Congregation Temple Israel is hosting its annual Thanksgiving dinner on Wednesday. For more than three decades, the synagogue has served Thanksgiving dinner to those in need.
The tradition stems from an act of kindness. Ernest Wolf, a non-Jewish German national, was a student at Washington University in 1935 when he received a letter from the German military to report for duty. Wolf didn’t want to return to Germany, because the Nazi Party was rising to promenience.
Wolf planned to seek asylum in Mexico, but he didn’t have the money to get there.
Temple Israel Senior Rabbi Amy Feder said Wolf went door to door, up and down Kingshighway, asking different faith groups for financial help. But he was turned away. That was, until he made a stop at Congregation Temple Israel. The head rabbi at the time, Ferdinand M. Isserman, gave him $300.
“That was what he needed to be able to get to Mexico to avoid having to serve with Nazis,” Feder said.
Wolf made it to Mexico and stayed throughout the war. In 1986, Wolf returned the favor.
“The congregation received a $50,000 check in the mail and a note from him just asking the temple to do good things with the money,” Feder said. “Rabbi Isserman was long gone, and so the rabbi at that time decided to use that money and start a Thanksgiving dinner for people in need.”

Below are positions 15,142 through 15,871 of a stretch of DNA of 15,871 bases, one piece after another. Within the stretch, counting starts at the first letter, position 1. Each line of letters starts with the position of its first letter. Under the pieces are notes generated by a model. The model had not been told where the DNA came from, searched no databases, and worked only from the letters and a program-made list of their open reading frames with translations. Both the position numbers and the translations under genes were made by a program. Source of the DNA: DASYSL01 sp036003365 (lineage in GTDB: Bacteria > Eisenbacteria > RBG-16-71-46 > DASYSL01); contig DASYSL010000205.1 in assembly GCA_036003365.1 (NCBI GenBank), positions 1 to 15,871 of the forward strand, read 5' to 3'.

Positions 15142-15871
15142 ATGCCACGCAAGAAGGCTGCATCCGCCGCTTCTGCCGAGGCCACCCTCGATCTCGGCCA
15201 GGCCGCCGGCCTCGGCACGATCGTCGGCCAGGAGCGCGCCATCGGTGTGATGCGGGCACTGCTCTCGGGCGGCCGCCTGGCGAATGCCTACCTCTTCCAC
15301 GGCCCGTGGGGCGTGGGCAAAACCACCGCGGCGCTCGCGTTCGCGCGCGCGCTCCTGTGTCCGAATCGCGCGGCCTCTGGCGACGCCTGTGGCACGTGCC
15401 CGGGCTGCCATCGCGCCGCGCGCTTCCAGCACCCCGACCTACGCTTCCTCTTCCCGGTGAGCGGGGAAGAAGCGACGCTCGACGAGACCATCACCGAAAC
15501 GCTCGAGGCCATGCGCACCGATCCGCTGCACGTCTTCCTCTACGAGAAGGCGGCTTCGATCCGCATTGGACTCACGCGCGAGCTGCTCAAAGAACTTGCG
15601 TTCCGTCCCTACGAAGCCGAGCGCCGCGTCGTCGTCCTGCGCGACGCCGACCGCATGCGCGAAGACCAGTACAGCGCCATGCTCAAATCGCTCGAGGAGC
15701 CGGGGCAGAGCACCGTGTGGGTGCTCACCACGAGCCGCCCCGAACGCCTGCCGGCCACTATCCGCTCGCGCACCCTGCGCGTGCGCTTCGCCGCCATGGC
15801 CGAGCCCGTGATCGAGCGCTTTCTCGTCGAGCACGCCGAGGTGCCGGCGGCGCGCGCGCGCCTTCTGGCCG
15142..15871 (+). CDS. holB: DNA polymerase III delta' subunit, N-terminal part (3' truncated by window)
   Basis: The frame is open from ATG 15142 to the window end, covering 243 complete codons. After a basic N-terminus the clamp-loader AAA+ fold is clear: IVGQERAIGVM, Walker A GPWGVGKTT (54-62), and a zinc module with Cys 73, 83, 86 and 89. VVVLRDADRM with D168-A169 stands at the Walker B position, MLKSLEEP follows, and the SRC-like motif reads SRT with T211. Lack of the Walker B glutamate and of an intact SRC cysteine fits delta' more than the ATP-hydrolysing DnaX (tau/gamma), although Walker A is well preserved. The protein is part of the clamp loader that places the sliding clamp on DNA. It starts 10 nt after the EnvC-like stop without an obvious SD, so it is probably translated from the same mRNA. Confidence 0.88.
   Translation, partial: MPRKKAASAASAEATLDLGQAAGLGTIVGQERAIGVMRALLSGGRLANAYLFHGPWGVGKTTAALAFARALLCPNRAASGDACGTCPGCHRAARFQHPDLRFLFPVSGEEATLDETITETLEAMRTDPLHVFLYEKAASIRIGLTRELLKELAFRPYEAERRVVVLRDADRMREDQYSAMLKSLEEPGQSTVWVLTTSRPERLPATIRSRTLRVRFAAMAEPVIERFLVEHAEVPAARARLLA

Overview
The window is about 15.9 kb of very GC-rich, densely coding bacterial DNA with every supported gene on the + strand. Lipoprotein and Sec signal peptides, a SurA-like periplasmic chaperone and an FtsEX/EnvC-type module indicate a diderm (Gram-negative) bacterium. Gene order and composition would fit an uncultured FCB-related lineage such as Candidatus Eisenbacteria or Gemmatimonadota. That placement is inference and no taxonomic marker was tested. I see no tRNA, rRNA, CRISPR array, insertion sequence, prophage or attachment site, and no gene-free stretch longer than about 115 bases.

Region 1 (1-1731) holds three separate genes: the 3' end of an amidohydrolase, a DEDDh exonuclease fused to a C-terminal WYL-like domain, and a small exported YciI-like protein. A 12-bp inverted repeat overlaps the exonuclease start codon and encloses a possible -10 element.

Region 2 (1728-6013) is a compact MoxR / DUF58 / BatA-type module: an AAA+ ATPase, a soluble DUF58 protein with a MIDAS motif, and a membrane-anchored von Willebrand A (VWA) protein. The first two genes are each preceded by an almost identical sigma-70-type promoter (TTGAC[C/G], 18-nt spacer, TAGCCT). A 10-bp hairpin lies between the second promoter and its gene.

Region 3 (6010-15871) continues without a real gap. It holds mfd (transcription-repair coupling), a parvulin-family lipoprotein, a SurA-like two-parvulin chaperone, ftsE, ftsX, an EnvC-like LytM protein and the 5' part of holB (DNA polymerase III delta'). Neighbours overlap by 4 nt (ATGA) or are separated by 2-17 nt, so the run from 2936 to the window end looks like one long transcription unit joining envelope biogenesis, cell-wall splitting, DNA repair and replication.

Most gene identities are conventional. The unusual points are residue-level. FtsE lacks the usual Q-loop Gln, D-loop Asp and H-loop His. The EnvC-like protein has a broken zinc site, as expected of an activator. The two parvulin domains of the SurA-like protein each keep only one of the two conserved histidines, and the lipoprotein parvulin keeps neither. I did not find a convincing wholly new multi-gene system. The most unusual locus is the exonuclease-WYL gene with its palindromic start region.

Feder said the story of Wolf and his generosity is not known to many people in the community.
In the past, the dinner has served more than 400 people. This year, it will serve roughly 500. Each year, people who are referred to Congregation Temple Israel through social service agencies receive celebrity treatment for a night. Their food is served on fine china as live music from the Ladue Strolling Strings plays in the background. Feder said it takes roughly 250 volunteers every year to pull this off.
In addition, guests will be able to pick out a free item from their Mitzvah Market.
“People walk away with either a coat or a hat and gloves or something to make sure that as the season gets colder, that they’re walking away not just feeling like their bellies are full, but also that they will be just a little more protected in the winter weather,” Feder said.
This year's will be the 33rd Thanksgiving dinner that Congregation Temple Israel has hosted.
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